Guinness puts wider demographic on tap

Last year, they climbed into the ring. This year, they're taking off the gloves....

Last year, they climbed into the ring. This year, they’re taking off the gloves.

Guinness Canada, marketer of the world’s best known stout, has quadrupled its marketing budget and come out swinging in an effort to increase the venerable brand’s appeal to a younger audience.

While the dark and creamy draught has developed a following among well-educated, thirtysomething, white-collar professionals of Irish ancestry, Sean Moffitt, marketing director with Guinness Canada, says the company is hoping that a new, high-profile advertising campaign will help attract a younger, wider audience of 23- to 30-year-old urban hipsters.

‘They’ve tried it, but our challenge is to get them to fall in love with the brand,’ says Moffitt. ‘To get them thinking about it in the summer or at home.’

Encompassing television, cinema, radio, billboard and transit advertising, the new campaign launched this month with ‘Spring,’ a TV and cinema commercial created by Guinness’ U.S. agency, New York-based Weiss Stagliano & Partners.

The ethereal spot, which makes no reference to the brew’s Irish heritage, takes the viewer into the mind’s eye of a young man waiting for his pint to settle. As a commuter train hurtles along a track, petals floating all about, the passengers begin singing parts of ‘Carmina Burana’ – the opera that was used in the film Excalibur. The tagline ‘Guinness. Pure Genius.’ was added by Toronto agency Due North Communications.

Despite the visually stunning debut, the commercial will air only in light rotation for the first four weeks of the six- to eight-month campaign.

‘A 26-year-old urban professional doesn’t spend much time at home,’ explains Karim Jalbout, brand manager for Guinness Canada. ‘We want to hit consumers where they live, work and play.’

As a result, much of the budget is being allotted to out-of-home and radio advertising that borrows the positive emotions associated with things such as getting a front-row-centre seat or hearing a favourite song.

In support of the advertising are a host of grassroots activities, such as samplings, streetcar parties – Guinness has wrapped a number of streetcars in Toronto’s downtown core and plans to rent some of them for bar crawls – and sponsorship of concerts in intimate venues such as Toronto’s Horseshoe Tavern.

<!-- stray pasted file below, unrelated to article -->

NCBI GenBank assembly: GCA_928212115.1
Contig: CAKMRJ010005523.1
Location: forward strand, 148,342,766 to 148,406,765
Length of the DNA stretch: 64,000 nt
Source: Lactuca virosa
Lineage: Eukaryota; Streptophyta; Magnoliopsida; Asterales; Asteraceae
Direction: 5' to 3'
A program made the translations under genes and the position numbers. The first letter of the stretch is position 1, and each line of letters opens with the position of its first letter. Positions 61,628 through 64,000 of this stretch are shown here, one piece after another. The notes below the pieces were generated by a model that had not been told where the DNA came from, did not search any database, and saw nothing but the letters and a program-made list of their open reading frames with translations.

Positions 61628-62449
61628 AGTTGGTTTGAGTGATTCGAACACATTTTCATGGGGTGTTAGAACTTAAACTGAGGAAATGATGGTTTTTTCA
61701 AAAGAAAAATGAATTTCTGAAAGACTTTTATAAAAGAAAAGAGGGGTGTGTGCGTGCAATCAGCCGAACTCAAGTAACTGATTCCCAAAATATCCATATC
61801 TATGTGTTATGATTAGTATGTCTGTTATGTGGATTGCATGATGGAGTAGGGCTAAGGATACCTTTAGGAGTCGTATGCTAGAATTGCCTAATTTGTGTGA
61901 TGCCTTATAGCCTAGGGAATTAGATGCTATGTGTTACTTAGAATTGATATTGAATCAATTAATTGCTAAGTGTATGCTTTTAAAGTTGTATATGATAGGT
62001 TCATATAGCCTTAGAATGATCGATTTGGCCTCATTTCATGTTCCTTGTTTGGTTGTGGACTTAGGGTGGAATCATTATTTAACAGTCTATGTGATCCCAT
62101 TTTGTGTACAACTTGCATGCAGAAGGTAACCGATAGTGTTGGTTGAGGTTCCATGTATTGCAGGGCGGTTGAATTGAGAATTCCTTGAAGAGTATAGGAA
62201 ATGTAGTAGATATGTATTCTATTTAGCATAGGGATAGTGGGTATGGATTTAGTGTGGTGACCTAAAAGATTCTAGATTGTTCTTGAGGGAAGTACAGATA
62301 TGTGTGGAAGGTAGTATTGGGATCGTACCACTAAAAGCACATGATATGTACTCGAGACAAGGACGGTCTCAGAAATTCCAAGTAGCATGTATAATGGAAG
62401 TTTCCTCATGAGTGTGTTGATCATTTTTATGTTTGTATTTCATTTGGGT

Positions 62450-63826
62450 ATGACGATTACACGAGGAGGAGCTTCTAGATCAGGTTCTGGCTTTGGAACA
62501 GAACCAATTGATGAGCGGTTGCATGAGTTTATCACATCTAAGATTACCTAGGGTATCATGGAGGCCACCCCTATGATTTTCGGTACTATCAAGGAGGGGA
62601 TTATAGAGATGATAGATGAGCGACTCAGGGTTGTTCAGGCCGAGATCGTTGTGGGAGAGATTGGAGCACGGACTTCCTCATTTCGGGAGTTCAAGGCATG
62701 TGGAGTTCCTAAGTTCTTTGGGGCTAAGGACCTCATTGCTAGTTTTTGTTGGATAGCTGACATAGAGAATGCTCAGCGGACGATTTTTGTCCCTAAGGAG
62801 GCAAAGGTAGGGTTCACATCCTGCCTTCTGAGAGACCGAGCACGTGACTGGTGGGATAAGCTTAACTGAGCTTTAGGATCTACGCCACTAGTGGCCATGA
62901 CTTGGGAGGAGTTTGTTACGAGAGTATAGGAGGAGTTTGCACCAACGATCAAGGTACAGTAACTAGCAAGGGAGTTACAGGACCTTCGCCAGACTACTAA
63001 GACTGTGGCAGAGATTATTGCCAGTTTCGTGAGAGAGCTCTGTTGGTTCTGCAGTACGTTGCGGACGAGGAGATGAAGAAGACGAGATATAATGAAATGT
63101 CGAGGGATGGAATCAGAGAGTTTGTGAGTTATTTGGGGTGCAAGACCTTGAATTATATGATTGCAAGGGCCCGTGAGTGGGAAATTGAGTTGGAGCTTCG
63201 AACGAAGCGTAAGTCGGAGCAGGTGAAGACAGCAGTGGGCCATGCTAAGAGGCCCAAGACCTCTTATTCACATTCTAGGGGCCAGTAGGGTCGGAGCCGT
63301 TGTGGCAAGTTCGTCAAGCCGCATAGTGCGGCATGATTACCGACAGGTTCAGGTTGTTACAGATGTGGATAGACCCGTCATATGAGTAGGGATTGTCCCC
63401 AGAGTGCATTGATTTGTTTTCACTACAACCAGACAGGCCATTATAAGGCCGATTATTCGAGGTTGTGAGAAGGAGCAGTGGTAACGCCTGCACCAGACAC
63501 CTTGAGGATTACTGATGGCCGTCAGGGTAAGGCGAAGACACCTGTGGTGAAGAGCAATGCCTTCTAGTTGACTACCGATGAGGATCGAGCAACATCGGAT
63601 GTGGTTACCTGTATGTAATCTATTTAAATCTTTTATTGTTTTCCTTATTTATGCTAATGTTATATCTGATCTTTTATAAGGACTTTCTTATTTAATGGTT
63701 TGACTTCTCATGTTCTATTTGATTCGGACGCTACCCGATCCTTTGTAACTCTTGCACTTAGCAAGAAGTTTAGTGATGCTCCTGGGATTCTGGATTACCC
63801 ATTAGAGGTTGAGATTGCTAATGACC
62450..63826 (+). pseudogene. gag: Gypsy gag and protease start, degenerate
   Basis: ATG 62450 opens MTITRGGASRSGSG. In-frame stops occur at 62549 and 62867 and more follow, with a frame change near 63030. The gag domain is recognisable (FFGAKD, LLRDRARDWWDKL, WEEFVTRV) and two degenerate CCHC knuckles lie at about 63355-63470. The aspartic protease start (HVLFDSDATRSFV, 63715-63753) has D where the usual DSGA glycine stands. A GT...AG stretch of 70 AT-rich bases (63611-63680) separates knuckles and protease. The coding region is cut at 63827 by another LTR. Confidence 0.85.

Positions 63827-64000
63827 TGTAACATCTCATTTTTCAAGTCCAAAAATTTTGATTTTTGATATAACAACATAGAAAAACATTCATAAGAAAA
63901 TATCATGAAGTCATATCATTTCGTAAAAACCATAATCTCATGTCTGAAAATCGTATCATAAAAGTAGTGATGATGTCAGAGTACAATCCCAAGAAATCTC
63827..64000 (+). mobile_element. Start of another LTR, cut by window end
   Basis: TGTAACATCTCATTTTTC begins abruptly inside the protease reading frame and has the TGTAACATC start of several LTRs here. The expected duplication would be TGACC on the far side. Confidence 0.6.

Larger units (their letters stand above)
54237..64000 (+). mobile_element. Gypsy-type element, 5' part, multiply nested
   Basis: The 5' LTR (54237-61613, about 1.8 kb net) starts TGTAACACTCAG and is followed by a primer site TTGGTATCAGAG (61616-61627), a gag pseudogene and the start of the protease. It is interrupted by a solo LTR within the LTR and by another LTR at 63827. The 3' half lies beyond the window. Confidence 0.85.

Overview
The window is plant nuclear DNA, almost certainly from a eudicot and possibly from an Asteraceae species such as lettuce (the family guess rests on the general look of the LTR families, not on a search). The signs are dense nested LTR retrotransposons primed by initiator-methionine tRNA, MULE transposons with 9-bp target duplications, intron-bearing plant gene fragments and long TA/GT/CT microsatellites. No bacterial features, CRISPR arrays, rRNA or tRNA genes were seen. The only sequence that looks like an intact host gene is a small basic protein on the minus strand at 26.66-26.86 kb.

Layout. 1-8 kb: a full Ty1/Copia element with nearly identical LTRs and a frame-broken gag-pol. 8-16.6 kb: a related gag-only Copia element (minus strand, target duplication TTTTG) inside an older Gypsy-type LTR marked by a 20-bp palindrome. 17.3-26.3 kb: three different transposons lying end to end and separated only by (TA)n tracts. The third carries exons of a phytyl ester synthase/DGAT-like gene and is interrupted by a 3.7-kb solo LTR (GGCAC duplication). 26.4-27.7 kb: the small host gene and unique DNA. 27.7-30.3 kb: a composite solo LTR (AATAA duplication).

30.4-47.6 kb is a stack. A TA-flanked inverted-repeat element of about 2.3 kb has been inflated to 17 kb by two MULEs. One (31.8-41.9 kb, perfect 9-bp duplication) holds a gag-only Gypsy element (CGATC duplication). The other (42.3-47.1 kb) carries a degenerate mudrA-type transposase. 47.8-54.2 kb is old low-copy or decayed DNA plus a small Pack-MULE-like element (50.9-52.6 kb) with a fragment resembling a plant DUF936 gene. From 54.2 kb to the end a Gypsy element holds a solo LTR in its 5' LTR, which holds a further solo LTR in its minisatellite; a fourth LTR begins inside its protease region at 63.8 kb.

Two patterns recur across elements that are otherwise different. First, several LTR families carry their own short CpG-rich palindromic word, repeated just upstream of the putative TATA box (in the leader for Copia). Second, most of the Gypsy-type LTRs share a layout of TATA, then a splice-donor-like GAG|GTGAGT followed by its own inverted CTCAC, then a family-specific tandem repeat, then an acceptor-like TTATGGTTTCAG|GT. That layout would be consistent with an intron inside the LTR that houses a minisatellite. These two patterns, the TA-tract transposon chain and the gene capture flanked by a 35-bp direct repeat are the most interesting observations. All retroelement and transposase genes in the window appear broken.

In Quebec, where Moffitt says drinkers are less familiar with the brand and more open to trying new things, Guinness has adopted the tag ‘Fun Noir’ – a great time.

All in all, the efforts being expended go well beyond last year’s ‘Numbers’ campaign – which relied largely on posters and print ads to educate consumers about some of the brew’s lesser-known trivia.

But while Moffitt says the ‘Pure Genius’ campaign will make Guinness the biggest spender in the import category over the next six to eight months, one analyst doubts it will have much of an impact on changing people’s perceptions that Guinness is heavy and therefore not conducive to activities such as dancing. (According to Guinness, that perception is a myth. A pint of draught Guinness contains fewer calories – 196 – than a pint of lager, which typically has about 240-250.)

‘Guinness is a stout, which right away categorizes it a little to the left or right [of mainstream],’ says David Hartley, a beer analyst with Toronto-based First Associates Investments. ‘You can throw a lot of dollars at it and probably do a little better, but is it worth the return? I’d suspect over the long-term, no.’